The Marks and Spencer Group (LSE: MKS) share price is down by 8% as I write after the retailer issued a set of results showing its turnaround is still very much a work in progress.
Investors may also be reacting to news that the £600m share issue needed to help fund its deal with online retailer Ocado has been priced at a fairly big discount. Here, I’ll explain what this means and give my view on this high street stalwart.
Chief executive Steve Rowe took on a tough gig when he accepted the top job at M&S. The firm’s store estate had stagnated for years, with three quarters of full-line stores more than 25 years old. The retailer’s clothing and food ranges had also fallen behind the times.
Rowe made it clear from the outset that turning the business around would take several years. Today’s results reflect this. Sales fell by 3% to £10,377m as store closures resulted in lost revenues. Underlying pre-tax profit fell by 9.9% to £523.2m and the full-year dividend was cut by 26% to 13.9p per share.
Store closure costs of £222m contributed to total exceptional costs of £438.6m. However, this was lower than last year and should fall again this year. Cash generation has improved and net debt fell from £1.83bn to £1.55bn during the year to 30 March.
Rowe says that he’s confident the firm is making “good progress restoring the basics.” However, delivery of these changes has “not been consistent.” For example, efforts to improve clothing performance by adjusting sizing and scaling back end-of-season sales have delivered promising results. But a slow supply chain and shortages of popular items have limited the financial benefits of these changes.
Food + Ocado
Things aren’t much better in Food, where the firm says waste levels are among the highest in the industry. However, there’s some hope that falling sales are stabilising. M&S reported a 0.4% increase in like-for-like food sales during the final quarter of the year.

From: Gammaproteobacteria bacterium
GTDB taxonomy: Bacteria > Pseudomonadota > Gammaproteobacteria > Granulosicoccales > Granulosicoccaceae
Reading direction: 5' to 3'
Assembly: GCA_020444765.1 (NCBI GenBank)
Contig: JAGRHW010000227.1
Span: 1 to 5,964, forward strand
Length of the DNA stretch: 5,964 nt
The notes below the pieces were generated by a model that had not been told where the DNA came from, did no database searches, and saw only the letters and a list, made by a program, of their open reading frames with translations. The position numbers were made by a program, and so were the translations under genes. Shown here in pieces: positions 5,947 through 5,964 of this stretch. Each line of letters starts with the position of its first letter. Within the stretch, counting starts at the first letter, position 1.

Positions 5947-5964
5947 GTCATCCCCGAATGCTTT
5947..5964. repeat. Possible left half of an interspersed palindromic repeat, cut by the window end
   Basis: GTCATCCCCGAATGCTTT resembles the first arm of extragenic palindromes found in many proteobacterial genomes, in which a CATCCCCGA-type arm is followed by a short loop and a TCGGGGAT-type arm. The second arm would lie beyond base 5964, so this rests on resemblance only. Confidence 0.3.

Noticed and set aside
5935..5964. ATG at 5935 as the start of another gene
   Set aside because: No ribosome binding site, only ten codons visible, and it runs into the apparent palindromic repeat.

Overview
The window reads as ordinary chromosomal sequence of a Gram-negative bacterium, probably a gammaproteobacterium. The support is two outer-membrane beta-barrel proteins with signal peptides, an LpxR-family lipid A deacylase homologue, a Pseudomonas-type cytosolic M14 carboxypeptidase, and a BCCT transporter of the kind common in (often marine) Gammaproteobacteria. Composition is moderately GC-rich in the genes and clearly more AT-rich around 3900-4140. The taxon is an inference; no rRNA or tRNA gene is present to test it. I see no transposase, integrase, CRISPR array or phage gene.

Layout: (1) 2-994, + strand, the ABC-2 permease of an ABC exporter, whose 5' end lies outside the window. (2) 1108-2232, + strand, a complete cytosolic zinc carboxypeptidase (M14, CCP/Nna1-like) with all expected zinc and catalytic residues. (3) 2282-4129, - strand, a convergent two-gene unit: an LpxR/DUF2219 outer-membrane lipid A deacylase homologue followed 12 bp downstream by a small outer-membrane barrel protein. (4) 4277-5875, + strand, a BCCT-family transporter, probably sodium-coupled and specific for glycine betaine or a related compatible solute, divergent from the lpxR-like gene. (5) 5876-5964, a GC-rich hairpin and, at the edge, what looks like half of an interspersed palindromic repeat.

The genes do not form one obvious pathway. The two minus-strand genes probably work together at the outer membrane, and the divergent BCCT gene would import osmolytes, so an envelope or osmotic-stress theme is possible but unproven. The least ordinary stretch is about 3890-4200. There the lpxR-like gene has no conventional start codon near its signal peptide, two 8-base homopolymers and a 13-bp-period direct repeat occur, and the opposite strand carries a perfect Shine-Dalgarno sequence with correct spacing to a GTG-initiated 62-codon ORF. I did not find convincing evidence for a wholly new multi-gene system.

Promotional activity has been reduced and prices have been cut on popular items, bringing them closer to mainstream supermarkets.
The firm’s big hope is that its partnership with Ocado will help to reinvent and expand this business online. M&S will invest up to £750m in this deal, of which £601m will be raised in a rights issue of new shares.
Pricing for this rights issue was revealed today. Existing shareholders will be able to buy one new share for each five shares they own, at a price of 185p per new share. That’s a fairly hefty 30% discount to Tuesday’s closing price of 271p.
What I’d do
My view remains that Rowe and chairman Sir Archie Norman are doing the right things. The group also remains highly cash generative and offers a dividend yield of about 5.5%. Although there’s still a risk of long-term decline, if I was an existing shareholder I’d continue to hold.
If I was considering a new investment, I’d wait until after the rights issue shares start trading on 13 June. This turnaround isn’t going to be fast, and I suspect the share price will remain weak for a while.
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Roland Head has no position in any of the shares mentioned. The Motley Fool UK has no position in any of the shares mentioned. Views expressed on the companies mentioned in this article are those of the writer and therefore may differ from the official recommendations we make in our subscription services such as Share Advisor, Hidden Winners and Pro. Here at The Motley Fool we believe that considering a diverse range of insights makes us better investors.